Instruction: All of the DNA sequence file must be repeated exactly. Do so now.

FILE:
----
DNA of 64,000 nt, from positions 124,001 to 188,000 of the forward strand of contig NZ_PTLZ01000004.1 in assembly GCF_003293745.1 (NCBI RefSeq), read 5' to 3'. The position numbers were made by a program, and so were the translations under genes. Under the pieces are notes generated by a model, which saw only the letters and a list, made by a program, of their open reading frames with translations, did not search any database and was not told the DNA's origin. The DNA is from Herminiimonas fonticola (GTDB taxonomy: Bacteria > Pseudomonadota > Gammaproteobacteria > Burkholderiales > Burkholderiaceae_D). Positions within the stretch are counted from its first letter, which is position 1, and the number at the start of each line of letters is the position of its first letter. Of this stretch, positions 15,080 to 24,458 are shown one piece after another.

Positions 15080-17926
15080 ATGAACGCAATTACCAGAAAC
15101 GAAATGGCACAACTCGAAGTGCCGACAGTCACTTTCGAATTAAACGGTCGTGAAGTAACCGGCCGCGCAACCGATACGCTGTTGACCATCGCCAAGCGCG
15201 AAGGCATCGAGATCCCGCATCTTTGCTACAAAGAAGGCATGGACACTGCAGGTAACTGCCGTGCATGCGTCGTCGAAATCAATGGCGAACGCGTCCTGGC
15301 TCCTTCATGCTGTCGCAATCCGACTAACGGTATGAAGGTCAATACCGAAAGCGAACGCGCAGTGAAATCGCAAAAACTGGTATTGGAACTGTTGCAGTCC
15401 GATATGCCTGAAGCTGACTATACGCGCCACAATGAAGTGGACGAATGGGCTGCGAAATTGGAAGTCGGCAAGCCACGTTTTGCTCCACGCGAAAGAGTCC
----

DNA of 64,000 nt, from positions 124,001 to 188,000 of the forward strand of contig NZ_PTLZ01000004.1 in assembly GCF_003293745.1 (NCBI RefSeq), read 5' to 3'. The position numbers were made by a program, and so were the translations under genes. Under the pieces are notes generated by a model, which saw only the letters and a list, made by a program, of their open reading frames with translations, did not search any database and was not told the DNA's origin. The DNA is from Herminiimonas fonticola (GTDB taxonomy: Bacteria > Pseudomonadota > Gammaproteobacteria > Burkholderiales > Burkholderiaceae_D). Positions within the stretch are counted from its first letter, which is position 1, and the number at the start of each line of letters is the position of its first letter. Of this stretch, positions 15,080 to 24,458 are shown one piece after another.

Positions 15080-17926
15080 ATGAACGCAATTACCAGAAAC
15101 GAAATGGCACAACTCGAAGTGCCGACAGTCACTTTCGAATTAAACGGTCGTGAAGTAACCGGCCGCGCAACCGATACGCTGTTGACCATCGCCAAGCGCG
15201 AAGGCATCGAGATCCCGCATCTTTGCTACAAAGAAGGCATGGACACTGCAGGTAACTGCCGTGCATGCGTCGTCGAAATCAATGGCGAACGCGTCCTGGC
15301 TCCTTCATGCTGTCGCAATCCGACTAACGGTATGAAGGTCAATACCGAAAGCGAACGCGCAGTGAAATCGCAAAAACTGGTATTGGAACTGTTGCAGTCC
15401 GATATGCCTGAAGCTGACTATACGCGCCACAATGAAGTGGACGAATGGGCTGCGAAATTGGAAGTCGGCAAGCCACGTTTTGCTCCACGCGAAAGAGTCC